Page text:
U.S. Department
of Transportation

Federal Aviation

St. Louis
Flight Standards District Office
10801 Pear Tree Lane Suite 200
St. Ann, Missouri 63074


JULY 1998 



Thought for the month....How long a minute is depends on long we've been in the rain shower.

VFR = VENUS-FLYTRAP RULES....Each condition of flight has it's own challenges but pilots who fly VFR face more substantial and numerous complications because VFR flights are more diverse than most IFR flights. If you don't think that's a true statement, ask some pilots who regularly fly IFR if they would consider taking the next trip VFR. Not likely. Most instrument rated pilots are far more cautious about flying VFR than VFR pilots are.

To a VFR only pilot, night flying really means something. Getting from point A to B on a dark night isn't just a flight, it's an event. Class B,C or D airspace can become as big an obstacle on the landscape as a microwave tower or a mountain. Restricted areas and MOAs eat up chunks of the chart where a straight course line should go. Then of course, there's always the weather, the classic trap for VFR pilots. Those darn bright areas between the rain showers keep beckoning, tempting the pilot with the promise of better weather. Sucker holes, the meteorological equivalent to a Venus-flytrap. The unwary go in, but never come out.

If the weather begins to deteriorate for VFR only pilots, they have to turn to using judgment, rather than instruments. Unfortunately, judgment has proven to be less reliable than a panel full of gages. Once airborne, the inertia of the flight takes over. The pressing appointment, impatience, desire to demonstrate the utility of the airplane (and justify the cost of flying it), become the motivation. Sometimes it's very difficult to know when to stop. Many aircraft are equipped with very effective navigation equipment. These can be great aids, but they can also get us further into trouble faster. A pilot flying a simple airplane with no radios or navigation gear isn't likely to go "on top" when encountering a layer of clouds. But, pilots who have a VOR and GPS available might be less reluctant, knowing they can track their position without visual reference to the surface. Not a problem as long as they can descend and land in VFR conditions. If things don't work out however, they could be faced with a situation that is almost always fatal, as opposed to a diversion or even a precautionary landing for the pilot who stays under the clouds. Maybe a good second meaning for GPS is: Good Pilots Scrutinize.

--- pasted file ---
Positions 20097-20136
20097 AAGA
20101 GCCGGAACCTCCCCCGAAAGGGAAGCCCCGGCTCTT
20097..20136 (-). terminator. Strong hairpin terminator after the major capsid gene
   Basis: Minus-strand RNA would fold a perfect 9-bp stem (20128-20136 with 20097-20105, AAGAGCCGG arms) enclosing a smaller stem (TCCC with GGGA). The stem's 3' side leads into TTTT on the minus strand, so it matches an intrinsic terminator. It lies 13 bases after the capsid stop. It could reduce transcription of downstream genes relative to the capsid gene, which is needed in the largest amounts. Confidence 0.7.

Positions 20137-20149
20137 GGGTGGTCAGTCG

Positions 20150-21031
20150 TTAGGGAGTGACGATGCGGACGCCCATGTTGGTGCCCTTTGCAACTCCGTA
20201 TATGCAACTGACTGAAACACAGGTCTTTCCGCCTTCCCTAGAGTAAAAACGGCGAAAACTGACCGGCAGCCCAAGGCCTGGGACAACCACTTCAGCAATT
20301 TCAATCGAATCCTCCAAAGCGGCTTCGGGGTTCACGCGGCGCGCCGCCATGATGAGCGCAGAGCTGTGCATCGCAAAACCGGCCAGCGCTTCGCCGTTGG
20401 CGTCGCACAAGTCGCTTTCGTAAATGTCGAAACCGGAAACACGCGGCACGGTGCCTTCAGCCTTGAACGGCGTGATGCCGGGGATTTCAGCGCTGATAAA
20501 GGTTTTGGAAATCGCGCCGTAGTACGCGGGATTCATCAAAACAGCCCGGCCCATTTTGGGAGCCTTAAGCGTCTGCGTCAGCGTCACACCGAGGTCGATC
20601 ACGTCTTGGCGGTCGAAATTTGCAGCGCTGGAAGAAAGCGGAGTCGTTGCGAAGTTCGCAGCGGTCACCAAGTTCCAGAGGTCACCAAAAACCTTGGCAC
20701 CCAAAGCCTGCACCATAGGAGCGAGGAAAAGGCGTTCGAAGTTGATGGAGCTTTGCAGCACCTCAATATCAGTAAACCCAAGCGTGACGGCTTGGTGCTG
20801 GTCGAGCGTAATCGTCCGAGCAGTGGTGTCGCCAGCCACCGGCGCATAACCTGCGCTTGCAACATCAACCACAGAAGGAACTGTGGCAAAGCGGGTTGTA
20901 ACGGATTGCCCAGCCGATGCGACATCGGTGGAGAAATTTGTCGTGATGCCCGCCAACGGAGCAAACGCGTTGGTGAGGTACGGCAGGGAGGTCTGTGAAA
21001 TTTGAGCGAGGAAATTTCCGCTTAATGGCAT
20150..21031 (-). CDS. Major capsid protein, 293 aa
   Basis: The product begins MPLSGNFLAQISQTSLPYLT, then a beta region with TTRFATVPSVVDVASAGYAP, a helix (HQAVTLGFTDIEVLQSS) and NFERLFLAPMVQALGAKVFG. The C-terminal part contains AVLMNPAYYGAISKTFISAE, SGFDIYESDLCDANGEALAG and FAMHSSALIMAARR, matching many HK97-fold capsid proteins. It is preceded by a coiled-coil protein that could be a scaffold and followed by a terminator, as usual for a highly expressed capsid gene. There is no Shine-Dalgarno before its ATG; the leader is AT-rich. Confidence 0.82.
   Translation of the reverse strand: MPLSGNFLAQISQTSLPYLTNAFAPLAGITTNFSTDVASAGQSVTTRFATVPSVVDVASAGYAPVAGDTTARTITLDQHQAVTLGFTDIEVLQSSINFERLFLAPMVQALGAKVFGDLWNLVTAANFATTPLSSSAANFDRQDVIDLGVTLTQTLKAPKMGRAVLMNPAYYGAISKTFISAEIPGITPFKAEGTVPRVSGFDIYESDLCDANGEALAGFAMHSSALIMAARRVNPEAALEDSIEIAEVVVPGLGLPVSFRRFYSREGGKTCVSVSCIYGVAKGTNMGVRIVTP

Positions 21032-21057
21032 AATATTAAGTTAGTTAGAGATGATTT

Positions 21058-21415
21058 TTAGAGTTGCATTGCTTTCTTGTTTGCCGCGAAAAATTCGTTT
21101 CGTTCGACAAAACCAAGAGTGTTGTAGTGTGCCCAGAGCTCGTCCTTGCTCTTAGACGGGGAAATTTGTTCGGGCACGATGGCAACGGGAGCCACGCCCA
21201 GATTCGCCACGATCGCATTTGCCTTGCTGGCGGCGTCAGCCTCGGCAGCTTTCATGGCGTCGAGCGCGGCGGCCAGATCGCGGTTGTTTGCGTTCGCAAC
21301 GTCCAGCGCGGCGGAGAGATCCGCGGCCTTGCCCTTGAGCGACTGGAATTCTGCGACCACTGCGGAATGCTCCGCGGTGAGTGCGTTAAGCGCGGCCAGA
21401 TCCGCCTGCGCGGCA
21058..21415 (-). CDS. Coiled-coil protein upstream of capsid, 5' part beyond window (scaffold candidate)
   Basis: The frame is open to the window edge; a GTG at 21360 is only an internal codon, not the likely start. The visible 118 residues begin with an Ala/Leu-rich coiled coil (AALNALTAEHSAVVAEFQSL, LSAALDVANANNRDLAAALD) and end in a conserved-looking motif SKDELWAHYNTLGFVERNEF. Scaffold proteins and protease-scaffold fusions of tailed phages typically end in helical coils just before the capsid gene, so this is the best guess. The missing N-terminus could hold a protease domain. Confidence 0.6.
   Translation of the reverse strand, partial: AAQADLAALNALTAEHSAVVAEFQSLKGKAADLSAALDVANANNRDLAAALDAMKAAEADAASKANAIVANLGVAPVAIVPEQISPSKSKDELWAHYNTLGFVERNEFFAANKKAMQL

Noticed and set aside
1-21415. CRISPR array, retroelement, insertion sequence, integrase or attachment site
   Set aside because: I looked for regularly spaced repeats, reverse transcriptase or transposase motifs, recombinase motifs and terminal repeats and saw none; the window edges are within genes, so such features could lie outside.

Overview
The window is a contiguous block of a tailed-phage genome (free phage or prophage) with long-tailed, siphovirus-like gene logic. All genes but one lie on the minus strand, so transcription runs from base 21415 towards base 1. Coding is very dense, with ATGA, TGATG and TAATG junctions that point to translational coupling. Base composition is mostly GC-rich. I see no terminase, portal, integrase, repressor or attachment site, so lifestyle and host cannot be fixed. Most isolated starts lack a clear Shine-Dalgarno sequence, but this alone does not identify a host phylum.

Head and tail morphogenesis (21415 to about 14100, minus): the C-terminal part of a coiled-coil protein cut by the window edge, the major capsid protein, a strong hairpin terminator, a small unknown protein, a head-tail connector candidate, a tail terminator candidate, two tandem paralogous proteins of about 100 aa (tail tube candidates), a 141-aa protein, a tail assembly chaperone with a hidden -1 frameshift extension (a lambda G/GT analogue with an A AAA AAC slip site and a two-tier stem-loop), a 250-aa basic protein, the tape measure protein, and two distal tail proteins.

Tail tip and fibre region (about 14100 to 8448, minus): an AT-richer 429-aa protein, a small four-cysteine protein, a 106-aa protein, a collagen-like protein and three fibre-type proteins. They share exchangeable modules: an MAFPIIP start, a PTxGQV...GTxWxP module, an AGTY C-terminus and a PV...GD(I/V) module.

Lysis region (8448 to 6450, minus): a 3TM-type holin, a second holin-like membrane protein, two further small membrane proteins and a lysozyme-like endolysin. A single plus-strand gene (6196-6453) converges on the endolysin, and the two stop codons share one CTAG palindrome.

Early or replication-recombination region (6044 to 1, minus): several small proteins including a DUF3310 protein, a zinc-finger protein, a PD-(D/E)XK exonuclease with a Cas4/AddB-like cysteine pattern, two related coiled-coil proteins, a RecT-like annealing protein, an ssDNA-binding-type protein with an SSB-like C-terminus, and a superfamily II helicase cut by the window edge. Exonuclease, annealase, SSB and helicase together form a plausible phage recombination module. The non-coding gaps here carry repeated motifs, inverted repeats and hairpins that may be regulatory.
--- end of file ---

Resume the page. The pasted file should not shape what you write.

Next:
Most VFR flights require no more difficult decisions than how much fuel will be required and the route we intend to fly. Sometimes we're presented another level of difficulty because we must deviate around weather. Our carefully prepared flight planner suddenly becomes useless, and we find ourselves literally out there "winging" it. Even if we have a GPS with a moving map, it won't be much help if it tells us we're in the middle of the Mark Twain forest and the nearest airport is in the direction of the heaviest rain we just deviated to avoid. If we're flying "eyeballs out", using visual references to keep the greasy side down, it's not likely that we'll have the time to glance inside at the engine gages, much less spend several precious seconds interpreting the information on a hand held. This is when those bright areas begin to appear. The ones shaped like a pretty flower! A Venus Flytrap?